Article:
Operation Elbrus prosecutions are drawing to a close
The story of one of Australia’s largest and most complex criminal tax fraud enterprises is almost complete after years of the conspiracies operating, blackmail by co-offenders, a subsequent AFP/ATO investigation including surveillance and finally numerous prosecutions by the CDPP.
From early 2014 a group of offenders conspired to skim taxes that were to be paid from Australian workers and companies to the ATO for their own benefit. In total they defrauded the Commonwealth of more than $105 million, but by 2016 the ATO and AFP were onto them and now eight offenders have served or are serving prison sentences, while five others are awaiting sentence, following successful prosecution by the Commonwealth Director of Public Prosecutions.
On 21 March 2023, after an 11-month trial which included 23 days of jury deliberations, the verdicts for a core group of the conspirators were delivered in a large-scale tax fraud and money laundering conspiracy trial prosecuted by the CDPP in the NSW Supreme Court.
This trial found five co-offenders, Adam Cranston, Lauren Cranston, Dev Menon, Jason Onley and Patrick Willmott, conspired to funnel workers’ payroll through various ‘subcontracting’ companies and then siphon off, for their own benefit, the money that was to be paid to the ATO as PAYG tax and GST.
The conspirators planned for the parent company, ‘Plutus Payroll’, to appear legitimate while the subsidiary ‘subcontracting’ companies would process the payroll and retain the PAYG and GST liabilities. These subsidiaries had straw directors who were installed to conceal that the entities were in fact controlled by the conspirators. The agreement was that these subcontracting companies would be periodically phoenixed with new subsidiaries created, to avoid ATO attention and allow the scheme to continue.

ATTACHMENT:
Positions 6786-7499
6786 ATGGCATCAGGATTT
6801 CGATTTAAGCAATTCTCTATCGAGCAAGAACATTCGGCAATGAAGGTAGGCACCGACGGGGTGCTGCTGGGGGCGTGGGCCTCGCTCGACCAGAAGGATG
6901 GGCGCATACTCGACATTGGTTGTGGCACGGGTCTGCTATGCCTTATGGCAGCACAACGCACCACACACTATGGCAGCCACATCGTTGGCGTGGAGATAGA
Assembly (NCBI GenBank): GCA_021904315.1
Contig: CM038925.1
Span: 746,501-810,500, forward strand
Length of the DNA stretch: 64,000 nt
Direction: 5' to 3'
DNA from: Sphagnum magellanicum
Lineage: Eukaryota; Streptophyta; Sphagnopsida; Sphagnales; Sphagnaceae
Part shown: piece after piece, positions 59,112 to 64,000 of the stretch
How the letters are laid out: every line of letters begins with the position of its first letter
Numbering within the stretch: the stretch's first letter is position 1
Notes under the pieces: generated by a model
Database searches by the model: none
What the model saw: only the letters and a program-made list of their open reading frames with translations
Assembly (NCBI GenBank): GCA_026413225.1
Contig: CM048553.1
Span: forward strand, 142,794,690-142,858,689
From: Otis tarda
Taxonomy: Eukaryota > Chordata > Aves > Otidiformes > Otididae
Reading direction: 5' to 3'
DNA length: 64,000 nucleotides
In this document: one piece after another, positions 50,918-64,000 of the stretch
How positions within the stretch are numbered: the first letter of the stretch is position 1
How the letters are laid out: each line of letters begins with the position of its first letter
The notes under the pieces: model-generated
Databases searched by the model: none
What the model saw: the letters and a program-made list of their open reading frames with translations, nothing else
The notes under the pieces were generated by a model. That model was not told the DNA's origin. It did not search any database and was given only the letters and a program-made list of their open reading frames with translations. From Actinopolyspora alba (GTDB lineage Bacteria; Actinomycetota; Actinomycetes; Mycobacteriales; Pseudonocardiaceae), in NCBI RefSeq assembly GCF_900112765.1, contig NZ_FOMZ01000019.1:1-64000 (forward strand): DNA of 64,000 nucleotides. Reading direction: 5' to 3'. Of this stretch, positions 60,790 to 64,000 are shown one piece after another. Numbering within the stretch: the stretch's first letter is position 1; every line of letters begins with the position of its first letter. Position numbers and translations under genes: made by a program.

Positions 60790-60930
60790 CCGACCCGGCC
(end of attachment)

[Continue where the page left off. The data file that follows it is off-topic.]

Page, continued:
The scale of the fraud was so large, in covertly recorded conversations the conspirators themselves described it as “the biggest thing since Ben Hur” and one commented “if this was fully uncovered… it would be the biggest tax fraud in Australia’s history”. Between 2014 and 2017, the conspirators were able to collect over $140 million in PAYG and GST and caused a loss to the Commonwealth of over $105 million.
The subsequent arrest and trials arose from Operation Elbrus which was a joint investigation carried out by CDPP partners the Australian Federal Police and the Australian Taxation Office as part of the ATO-led Serious Financial Crimes Taskforce. The CDPP is one of nine Commonwealth agencies that are part of the SFCT which was set up in 2015 to tackle the most serious forms of financial crime. The SFCT looks at a range of financial crimes but particularly crimes relating to COVID-19 stimulus measures, phoenixing, cybercrime against the tax and superannuation systems and offshore tax evasion.
The ATO and AFP worked side by side to piece together the entities being liquidated substantially assisted by the AFP’s use of covert recording devices at key offices used by the offenders.
The Prosecution case in the latest Elbrus trial lasted over six months with CDPP prosecutors presenting approximately 70 hours of surveillance recordings and 28,000 pages of documentary evidence. There were 31 witnesses called at the trial including witnesses from the AFP and ATO with expertise in forensic accounting and tax analysis.